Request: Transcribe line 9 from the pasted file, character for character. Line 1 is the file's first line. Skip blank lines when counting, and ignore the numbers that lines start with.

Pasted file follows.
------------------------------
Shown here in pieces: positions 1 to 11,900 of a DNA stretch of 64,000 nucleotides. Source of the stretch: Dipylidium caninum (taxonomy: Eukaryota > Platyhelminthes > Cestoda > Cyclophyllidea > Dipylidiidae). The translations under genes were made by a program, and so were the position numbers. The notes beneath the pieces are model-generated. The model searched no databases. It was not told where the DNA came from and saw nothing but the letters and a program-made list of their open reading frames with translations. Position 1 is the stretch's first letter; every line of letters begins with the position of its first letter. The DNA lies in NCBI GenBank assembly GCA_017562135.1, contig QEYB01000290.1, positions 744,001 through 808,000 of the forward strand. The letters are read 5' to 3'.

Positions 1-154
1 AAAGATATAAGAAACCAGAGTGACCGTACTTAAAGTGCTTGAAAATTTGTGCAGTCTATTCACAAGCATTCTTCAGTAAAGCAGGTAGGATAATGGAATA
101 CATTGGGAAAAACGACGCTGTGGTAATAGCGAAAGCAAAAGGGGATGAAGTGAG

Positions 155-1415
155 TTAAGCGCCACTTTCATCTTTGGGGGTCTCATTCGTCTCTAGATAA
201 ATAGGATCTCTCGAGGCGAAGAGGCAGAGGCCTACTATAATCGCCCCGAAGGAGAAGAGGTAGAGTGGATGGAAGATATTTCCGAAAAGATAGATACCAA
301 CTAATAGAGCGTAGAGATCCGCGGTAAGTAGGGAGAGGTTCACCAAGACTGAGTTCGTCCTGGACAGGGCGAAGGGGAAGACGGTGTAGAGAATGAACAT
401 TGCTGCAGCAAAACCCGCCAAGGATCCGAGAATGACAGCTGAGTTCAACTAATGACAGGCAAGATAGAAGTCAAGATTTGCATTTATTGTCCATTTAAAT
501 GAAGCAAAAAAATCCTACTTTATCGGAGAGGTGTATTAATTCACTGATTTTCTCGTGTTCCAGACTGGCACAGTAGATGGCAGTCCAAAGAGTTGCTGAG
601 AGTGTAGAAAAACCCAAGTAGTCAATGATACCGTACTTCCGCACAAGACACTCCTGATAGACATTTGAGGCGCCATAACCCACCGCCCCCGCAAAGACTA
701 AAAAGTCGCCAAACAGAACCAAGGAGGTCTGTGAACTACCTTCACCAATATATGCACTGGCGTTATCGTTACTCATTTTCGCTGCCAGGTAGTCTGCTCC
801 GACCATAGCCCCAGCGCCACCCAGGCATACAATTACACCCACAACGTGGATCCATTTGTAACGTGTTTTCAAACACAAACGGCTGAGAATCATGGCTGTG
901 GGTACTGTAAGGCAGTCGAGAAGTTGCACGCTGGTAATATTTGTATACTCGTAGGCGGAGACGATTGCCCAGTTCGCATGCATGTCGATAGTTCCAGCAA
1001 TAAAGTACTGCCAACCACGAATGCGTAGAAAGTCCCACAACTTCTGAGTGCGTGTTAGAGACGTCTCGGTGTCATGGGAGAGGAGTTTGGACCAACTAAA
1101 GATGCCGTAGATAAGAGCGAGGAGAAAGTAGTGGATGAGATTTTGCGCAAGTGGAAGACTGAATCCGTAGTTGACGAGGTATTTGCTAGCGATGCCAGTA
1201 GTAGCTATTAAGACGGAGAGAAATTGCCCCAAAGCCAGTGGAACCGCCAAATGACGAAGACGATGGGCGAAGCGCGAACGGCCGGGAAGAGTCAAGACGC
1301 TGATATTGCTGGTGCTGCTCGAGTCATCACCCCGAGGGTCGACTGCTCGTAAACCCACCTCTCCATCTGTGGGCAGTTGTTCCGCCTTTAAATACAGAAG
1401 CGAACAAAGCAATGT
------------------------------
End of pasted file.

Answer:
401 TGCTGCAGCAAAACCCGCCAAGGATCCGAGAATGACAGCTGAGTTCAACTAATGACAGGCAAGATAGAAGTCAAGATTTGCATTTATTGTCCATTTAAAT